Hurricanes and cocktail parties are unlikely to be the first places you’d look for lessons about how to persuade others more effectively. But a closer inspection reveals some remarkable insights in how they can teach us about how to motivate people and get them to support new ideas and initiatives.
In his wonderful book Drunk Tank Pink, marketing professor Adam Alter from New York University (NYU) describes some surprising factors that influence people to donate to charities set up to help hurricane victims.
For example, those whose first names begin with the letter R were 250 per cent more likely to donate to the Hurricane Rita relief appeal than those whose names didn’t begin with the letter R. A similar effect was noted after Hurricane Katrina, with those whose names started with a K significantly more motivated to donate. And so on.
However, as quirky these findings might appear, to dismiss them as arbitrary would be to dismiss a fundamental feature of our psychology: Names matter to us.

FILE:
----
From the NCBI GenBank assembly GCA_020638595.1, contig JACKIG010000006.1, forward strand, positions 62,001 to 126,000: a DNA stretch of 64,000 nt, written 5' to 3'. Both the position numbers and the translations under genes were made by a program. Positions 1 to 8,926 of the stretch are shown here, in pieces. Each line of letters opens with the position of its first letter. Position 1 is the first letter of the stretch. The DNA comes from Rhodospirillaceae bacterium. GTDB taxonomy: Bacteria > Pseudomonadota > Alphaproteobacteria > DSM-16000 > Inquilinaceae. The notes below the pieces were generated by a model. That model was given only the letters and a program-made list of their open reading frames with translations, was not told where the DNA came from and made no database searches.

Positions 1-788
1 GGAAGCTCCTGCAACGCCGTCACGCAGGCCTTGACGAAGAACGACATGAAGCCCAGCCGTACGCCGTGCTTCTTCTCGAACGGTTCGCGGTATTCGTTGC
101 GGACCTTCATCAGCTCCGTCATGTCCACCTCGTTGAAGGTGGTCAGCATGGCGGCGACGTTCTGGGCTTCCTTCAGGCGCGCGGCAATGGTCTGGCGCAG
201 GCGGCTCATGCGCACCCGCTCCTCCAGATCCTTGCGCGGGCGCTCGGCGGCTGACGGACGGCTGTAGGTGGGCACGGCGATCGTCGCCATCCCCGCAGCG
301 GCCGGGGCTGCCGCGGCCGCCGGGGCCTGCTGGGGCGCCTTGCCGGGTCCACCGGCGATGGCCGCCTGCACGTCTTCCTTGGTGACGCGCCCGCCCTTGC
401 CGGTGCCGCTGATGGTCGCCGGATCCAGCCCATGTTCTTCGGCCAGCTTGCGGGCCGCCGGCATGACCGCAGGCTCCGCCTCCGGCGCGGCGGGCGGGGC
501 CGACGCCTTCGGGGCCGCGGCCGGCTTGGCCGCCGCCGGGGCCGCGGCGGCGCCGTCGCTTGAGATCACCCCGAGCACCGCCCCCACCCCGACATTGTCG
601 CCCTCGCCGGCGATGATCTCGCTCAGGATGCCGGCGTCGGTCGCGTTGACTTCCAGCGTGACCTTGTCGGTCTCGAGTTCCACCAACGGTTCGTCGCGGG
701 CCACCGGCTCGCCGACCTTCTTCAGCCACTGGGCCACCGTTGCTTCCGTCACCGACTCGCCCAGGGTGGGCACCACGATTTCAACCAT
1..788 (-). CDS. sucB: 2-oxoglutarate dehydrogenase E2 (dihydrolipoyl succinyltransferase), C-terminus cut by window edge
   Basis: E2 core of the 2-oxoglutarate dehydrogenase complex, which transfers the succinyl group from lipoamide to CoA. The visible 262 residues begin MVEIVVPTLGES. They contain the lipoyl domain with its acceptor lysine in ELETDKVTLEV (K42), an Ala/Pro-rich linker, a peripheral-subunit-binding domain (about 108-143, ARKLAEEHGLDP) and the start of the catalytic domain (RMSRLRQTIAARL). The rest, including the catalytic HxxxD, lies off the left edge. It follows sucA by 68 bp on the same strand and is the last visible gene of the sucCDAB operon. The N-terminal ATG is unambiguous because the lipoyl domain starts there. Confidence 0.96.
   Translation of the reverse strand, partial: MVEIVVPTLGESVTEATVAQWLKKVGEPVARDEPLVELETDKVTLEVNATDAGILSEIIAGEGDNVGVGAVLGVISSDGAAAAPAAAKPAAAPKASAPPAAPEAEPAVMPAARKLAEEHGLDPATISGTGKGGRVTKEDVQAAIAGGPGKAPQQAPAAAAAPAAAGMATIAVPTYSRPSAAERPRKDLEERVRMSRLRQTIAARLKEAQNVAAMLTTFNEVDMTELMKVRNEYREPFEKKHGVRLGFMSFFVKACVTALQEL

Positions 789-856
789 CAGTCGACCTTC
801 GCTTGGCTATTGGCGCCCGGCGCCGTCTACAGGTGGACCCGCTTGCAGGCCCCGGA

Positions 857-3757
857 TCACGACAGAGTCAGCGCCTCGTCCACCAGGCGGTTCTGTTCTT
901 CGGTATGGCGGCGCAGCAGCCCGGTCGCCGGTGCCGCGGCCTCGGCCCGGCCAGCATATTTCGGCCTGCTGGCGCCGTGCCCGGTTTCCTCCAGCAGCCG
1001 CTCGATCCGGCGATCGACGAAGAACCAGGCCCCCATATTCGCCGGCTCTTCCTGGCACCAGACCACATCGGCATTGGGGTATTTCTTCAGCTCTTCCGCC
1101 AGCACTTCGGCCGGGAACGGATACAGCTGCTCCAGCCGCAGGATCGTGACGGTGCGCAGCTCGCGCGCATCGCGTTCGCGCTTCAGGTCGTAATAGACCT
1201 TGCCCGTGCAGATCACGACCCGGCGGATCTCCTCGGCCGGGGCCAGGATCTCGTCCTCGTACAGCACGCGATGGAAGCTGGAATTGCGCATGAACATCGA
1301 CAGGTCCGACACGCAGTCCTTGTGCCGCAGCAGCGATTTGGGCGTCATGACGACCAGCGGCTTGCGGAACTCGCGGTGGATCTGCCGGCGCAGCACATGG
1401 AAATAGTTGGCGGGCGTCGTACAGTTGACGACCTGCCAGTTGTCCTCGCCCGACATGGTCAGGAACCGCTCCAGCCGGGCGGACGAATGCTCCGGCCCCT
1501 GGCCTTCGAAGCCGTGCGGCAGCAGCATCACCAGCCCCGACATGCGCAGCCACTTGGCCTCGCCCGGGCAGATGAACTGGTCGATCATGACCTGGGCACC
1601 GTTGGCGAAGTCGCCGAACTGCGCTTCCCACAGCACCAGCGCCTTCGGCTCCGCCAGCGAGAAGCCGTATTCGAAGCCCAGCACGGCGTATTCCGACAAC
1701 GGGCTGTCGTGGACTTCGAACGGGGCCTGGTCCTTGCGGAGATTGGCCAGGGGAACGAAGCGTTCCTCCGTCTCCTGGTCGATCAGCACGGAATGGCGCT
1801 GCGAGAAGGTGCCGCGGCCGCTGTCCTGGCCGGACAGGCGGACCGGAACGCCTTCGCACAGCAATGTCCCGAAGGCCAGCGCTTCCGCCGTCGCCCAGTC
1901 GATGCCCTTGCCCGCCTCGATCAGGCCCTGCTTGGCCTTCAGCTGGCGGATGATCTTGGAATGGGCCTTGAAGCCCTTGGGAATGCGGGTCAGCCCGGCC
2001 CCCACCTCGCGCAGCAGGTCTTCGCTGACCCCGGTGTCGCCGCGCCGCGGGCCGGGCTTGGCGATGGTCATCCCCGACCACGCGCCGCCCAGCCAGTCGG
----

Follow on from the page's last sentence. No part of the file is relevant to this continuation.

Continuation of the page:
We can all recall a time when we have been chatting to someone in a busy meeting room entirely oblivious to what’s going on around us. But when we hear our name mentioned from another part of the room, instantly our attention is diverted. It’s a phenomenon psychologists refer to as the Cocktail Party Effect.
If you need more convincing about the power of our names, then ask people to write down their five favourite letters of the alphabet. If they are anything like the subjects in studies where this has been done, when you review their choices you should notice a remarkable similarity between the letters they choose and their own names.
Given that an important part of any successful persuasion strategy will be to get people’s attention, it seems sensible to use people’s names more – or at least signal a connection to their name.